Typically speaking, if you’re living with a partner, you’ll probably be taking out a joint lifetime mortgage. If this is the case, there’ll be no need for you to move out of the property if your partner dies or goes into long-term care – the plan will run for as long as you remain in the property. However, if a partner moves in with you after you have already taken out a lifetime mortgage, they may have to move out when one of these events happens.
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There’s a common misconception that all equity release plans mean the provider owns your home, with you merely being granted the right to continue living there. This is false – equity release in the form of a lifetime mortgage is simply a method of borrowing against your property, much like any other mortgage, with the difference being that you don’t have to make any repayments in your lifetime (unless you want to). There is a second, less common, method of equity release called home reversion, where you do sell all or part of your home to the provider.
With a lifetime mortgage you’ll continue to own your home, and as such can make any modifications you deem fit. Even when it’s time to repay the loan, the equity release provider won’t have any claim to the house itself – they’ll simply need to be repaid the amount they’re owed, usually through sale of the property, but as discussed above, if other money is available (e.g. if there’s sufficient money left in the estate) your home may not even have to be sold.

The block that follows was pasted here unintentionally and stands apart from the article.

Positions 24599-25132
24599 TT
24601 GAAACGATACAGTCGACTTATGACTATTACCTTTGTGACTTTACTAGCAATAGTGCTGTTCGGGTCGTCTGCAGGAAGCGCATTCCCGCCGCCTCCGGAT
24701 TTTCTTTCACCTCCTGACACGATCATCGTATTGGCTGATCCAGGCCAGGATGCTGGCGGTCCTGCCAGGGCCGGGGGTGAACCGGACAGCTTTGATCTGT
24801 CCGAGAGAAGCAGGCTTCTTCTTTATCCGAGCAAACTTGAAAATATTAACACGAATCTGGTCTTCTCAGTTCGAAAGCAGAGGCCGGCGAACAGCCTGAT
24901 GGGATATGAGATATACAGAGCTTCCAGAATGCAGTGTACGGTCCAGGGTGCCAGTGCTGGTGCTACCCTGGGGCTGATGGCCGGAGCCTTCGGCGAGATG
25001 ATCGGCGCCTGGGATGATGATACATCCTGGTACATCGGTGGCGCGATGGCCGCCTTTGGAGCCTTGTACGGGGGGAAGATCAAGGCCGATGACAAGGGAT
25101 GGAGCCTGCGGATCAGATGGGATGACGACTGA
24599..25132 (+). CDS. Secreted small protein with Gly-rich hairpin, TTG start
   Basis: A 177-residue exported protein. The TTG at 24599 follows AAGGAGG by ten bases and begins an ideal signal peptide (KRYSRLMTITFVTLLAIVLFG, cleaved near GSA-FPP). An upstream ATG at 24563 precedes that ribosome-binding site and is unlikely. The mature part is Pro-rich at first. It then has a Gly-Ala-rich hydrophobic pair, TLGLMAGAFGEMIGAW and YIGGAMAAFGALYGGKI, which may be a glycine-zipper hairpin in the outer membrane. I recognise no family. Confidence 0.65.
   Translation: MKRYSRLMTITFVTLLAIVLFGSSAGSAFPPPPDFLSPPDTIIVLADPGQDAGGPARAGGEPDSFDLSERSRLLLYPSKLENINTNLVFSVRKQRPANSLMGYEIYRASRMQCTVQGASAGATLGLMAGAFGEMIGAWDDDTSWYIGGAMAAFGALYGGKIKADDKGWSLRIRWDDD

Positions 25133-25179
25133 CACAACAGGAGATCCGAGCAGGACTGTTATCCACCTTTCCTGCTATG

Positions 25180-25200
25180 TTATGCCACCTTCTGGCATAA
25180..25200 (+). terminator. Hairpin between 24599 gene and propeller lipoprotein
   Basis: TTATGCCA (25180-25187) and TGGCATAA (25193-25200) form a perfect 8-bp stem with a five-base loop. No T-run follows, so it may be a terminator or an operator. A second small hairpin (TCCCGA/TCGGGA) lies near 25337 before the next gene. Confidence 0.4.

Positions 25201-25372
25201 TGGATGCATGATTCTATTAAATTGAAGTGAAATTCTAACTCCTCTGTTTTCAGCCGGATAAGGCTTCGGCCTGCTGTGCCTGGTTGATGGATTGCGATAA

This isn’t necessarily the case. Traditional lifetime mortgages don’t require you to make any repayments at all – the interest is rolled up and will be repaid along with the initial capital when the property is sold. The exception to this is if you specifically choose to keep making repayments, but if you find that you can’t keep up with them, you can usually switch to a rolled-up plan at a later date. Even if you miss repayments, the mortgage doesn’t default – it will switch to rolled-up interest instead.
Not so. While it’s true that a lot of people choose a lump sum equity release plan – which, as the name suggests, means you get the full loan amount in one go – it isn’t the only option. Drawdown is becoming increasingly popular, with this plan type allowing you to “draw down” sums of money from your home as and when you need it. The advantage of this is that interest is only charged on the amount you’ve actually withdrawn, and as you’re taking smaller sums over a longer period of time, the resulting interest payment will be lower. This method could also be a viable way to supplement your pension income, letting you drip-feed smaller sums into your finances rather than taking the full amount of equity available to you at the outset.
A lifetime mortgage is secured against your home.
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This information is intended solely to provide guidance and is not financial advice. Moneyfacts will not be liable for any loss arising from your use or reliance on this information. If you are in any doubt, Moneyfacts recommends you obtain independent financial advice.
Disclaimer: This information is intended solely to provide guidance and is not financial advice. Moneyfacts will not be liable for any loss arising from your use or reliance on this information. If you are in any doubt, Moneyfacts recommends you obtain independent financial advice.